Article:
A plaster mix, like a concrete mix, is made plastic by the addition of water to dry ingredients (binders and aggregates). Also, like concrete, a chemical reaction of the binder and the water, called hydration, causes the mix to harden.
The binders most commonly used in plaster are gypsum, lime, and portland cement. Because gypsum plaster should not be exposed to water or severe moisture conditions, it is usually restricted to interior use. Lime and portland cement plaster maybe used both internally and externally. The most commonly used aggregates are sand, vermiculite, and perlite.
Gypsum is a naturally occurring sedimentary gray, white, or pink rock. The natural rock is crushed, then heated to a high temperature. This process (known as calcining) drives off about three-quarters of the water of crystallization, which forms about 20 percent of the weight of the rock in its natural state. The calcined
There are four common types of gypsum base coat plasters. Gypsum neat plaster is gypsum plaster without aggregate, intended for mixing with aggregate and water on the job. Gypsum ready-mixed plaster consists of gypsum and ordinary mineral aggregate. On the job, you just add water. Gypsum wood-fibered plaster consists of calcined gypsum combined with at least 0.75 percent by weight of nonstaining wood fibers. It maybe used as is or mixed with one part sand to produce base coats of superior strength and hardness. Gypsum bond plaster is designed to bond to properly prepared monolithic concrete. This type of plaster is basically calcined gypsum mixed with from 2-to 5-percent lime by weight.
There are five common types of gypsum-finish coat plasters.
Lime is obtained principally from the calcining of limestone, a very common mineral. Chemical changes occur that transform the limestone into quicklime, a very caustic material. When it comes in contact with water, a violent reaction, hot enough to boil the water, occurs.
Today, the lime manufacturers slake the lime as part of the process of producing lime for mortar. Slaking is done in large tanks where water is added to convert the quicklime to hydrated lime without saturating it with water. The hydrated lime is a dry powder with just enough water added to supply the chemical reaction. Hydration is usually a continuous process and is done in equipment similar to that used in calcining. After the hydrating process, the lime is pulverized and bagged. When received by the plasterer, hydrated lime still requires soaking with water.
In mixing medium-slaking and slow-slaking limes, you should add the water to the lime. Slow-slaking lime must be mixed under ideal conditions. It is necessary to heat the water in cold west.kr. Magnesium lime is easily drowned, so be careful you dont add too much water to quick-slaking calcium lime. When too little water is added to calcium and magnesium limes, they can be burned. Whenever lime is burned or drowned, a part of it is spoiled It will not harden and the paste will not be as viscous and plastic as it should be. To produce plastic lime putty, soak the quicklime for an extended period, as much as 21 days.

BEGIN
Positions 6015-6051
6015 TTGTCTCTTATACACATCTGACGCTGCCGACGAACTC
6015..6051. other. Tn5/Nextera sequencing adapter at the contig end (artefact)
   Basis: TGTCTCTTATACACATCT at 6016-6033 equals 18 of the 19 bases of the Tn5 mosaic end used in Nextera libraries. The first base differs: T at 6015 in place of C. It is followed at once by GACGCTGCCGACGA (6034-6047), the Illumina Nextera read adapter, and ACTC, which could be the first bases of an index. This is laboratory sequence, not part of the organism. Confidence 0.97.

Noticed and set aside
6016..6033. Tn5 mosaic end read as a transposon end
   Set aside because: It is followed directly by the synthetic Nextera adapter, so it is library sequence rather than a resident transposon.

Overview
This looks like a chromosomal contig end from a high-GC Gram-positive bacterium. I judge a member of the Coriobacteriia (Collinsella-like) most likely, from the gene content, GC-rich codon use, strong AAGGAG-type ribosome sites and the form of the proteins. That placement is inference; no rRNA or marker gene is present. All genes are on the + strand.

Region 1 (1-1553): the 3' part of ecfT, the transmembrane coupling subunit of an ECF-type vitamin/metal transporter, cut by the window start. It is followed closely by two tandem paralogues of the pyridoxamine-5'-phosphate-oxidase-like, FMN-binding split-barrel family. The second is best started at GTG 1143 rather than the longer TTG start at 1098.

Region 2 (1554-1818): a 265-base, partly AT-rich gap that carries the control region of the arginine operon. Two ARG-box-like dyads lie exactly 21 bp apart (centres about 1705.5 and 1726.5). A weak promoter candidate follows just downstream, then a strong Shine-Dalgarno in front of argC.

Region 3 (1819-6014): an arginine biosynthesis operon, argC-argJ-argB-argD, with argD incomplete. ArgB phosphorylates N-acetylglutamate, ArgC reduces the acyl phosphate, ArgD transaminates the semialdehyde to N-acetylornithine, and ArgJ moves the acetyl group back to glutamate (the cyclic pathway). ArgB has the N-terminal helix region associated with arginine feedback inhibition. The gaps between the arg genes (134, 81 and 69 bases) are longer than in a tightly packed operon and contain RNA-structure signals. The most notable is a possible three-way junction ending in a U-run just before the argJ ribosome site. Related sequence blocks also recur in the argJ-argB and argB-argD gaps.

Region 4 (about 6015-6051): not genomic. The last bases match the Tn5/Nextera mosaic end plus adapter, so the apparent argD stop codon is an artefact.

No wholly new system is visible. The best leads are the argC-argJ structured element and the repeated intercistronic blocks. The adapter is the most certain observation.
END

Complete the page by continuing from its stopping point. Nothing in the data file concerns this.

Because of the delays involved in the slaking process of quicklime, most building lime is the hydrated type. Normal hydrated lime is converted into lime putty by soaking it for at least 16 hours. Special hydrated lime develops immediate plasticity when mixed with water and may be used right after mixing. Like calcined gypsum, lime plaster tends to return to its original rock-like state after application.
For interior base coat work, lime plaster has been largely replaced by gypsum plaster. Lime plaster is now used mainly for interior finish coats. Because lime putty is the most plastic and workable of the cementitious materials used in plaster, it is often added to other less workable plaster materials to improve plasticity. For lime plaster, lime (in the form of either dry hydrate or lime putty) is mixed with sand, water, and a gauging material. The gauging material is intended to produce early strength and to counteract shrinkage tendencies. It can be either gypsum gauging plaster or Keenes cement for interior work or portland cement for exterior work. When using gauging plaster or Keenes cement, mix only the amount you can apply within the initial set time of the material.
PORTLAND CEMENT PLASTER
Portland cement plaster is similar to the Portland cement mortar used in masonry. Although it may contain only cement, sand, and water, lime or some other plasterizing material is usually added for "butteriness."
Portland cement plaster can be applied directly to exterior and interior masonry walls and over metal lath. Never apply portland cement plaster over gypsum plasterboard or over gypsum tile. Portland cement plaster is recommended for use in plastering walls and ceilings of large walk-in refrigerators and cold-storage spaces, basements, toilets, showers, and similar areas where an extra hard or highly water-resistant surface is required.